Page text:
Risk factors for wound infection following Cesarean deliveries Academic Article uri icon


  • Objective: To identify risk factors for early wound infection (diagnosed prior to discharge) following cesarean delivery. Methods: A population-based study comparing women who have and have not developed a wound infection prior to discharge from Soroka University Medical Center, Ben Gurion University of the Negev, between 1988 and 2002. Results: Of the 19,416 cesarean deliveries performed during the study period, 726 (3.7%) were followed by wound infection. Using a multivariable logistic regression model, the following risk factors were identified: obesity (odds ratio [OR] = 2.2; 95% confidence interval [CI], 1.6–3.1); hypertensive disorders (OR = 1.7; 95% CI, 1.4–2.1); premature rupture of membranes (OR = 1.5; 95% CI, 1.2–1.9); diabetes mellitus (OR = 1.4; 95% CI, 1.1–1.7); emergency cesarean delivery (OR = 1.3; 95% CI, 1.1–1.5); and twin delivery (OR = 1.6; 95% CI, 1.3–2.0). Combined obesity and diabetes (gestational and pregestational) increased the risk for wound infection 9.3-fold (95% CI, 4.5–19.2; P Conclusion: Independent risk factors for an early wound infection are obesity, diabetes, hypertension, premature rupture of membranes, emergency cesarean delivery, and twin delivery. Information regarding higher rates of wound infection should be provided to obese women undergoing cesarean delivery, especially when diabetes coexists.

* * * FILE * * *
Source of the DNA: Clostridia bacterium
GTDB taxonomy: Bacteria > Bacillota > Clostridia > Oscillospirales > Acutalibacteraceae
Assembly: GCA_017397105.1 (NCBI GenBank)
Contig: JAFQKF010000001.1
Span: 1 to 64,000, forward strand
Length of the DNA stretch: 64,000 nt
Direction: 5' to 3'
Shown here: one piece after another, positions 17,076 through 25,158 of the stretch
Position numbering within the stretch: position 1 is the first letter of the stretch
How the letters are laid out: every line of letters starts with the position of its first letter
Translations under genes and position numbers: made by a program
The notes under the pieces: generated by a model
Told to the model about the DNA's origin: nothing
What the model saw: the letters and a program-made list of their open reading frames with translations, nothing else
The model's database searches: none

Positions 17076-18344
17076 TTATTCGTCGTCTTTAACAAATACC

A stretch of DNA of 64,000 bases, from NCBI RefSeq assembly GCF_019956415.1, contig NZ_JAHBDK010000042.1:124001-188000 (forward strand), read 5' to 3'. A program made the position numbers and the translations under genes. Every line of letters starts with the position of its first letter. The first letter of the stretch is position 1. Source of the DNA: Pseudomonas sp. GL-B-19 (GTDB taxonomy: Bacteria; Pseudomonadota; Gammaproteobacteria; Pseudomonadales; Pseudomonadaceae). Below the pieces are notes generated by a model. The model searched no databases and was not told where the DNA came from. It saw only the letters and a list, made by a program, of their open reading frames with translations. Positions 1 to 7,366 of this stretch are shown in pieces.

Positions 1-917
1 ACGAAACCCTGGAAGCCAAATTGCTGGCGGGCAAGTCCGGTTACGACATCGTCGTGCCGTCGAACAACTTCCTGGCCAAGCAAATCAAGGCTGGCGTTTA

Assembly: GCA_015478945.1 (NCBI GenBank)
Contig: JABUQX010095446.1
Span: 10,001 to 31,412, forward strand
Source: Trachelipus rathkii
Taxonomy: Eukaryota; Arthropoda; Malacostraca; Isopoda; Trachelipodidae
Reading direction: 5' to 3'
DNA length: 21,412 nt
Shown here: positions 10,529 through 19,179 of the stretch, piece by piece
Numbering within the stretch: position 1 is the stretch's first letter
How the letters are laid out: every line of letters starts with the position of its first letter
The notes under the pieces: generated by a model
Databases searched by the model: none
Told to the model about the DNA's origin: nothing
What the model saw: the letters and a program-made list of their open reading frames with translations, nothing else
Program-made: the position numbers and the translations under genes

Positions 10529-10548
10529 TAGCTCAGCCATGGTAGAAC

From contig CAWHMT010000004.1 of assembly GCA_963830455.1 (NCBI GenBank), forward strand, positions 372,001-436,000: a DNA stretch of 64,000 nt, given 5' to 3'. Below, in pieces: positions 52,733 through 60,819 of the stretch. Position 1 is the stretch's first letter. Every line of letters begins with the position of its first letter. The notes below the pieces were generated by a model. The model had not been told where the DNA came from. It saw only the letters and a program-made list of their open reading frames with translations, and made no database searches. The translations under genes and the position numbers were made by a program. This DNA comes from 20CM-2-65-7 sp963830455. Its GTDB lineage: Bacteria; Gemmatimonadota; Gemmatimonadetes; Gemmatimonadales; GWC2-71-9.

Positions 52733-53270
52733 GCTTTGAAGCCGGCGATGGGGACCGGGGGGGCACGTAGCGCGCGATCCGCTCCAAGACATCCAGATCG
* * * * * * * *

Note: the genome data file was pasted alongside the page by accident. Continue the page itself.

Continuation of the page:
publication date

  • January 1, 2005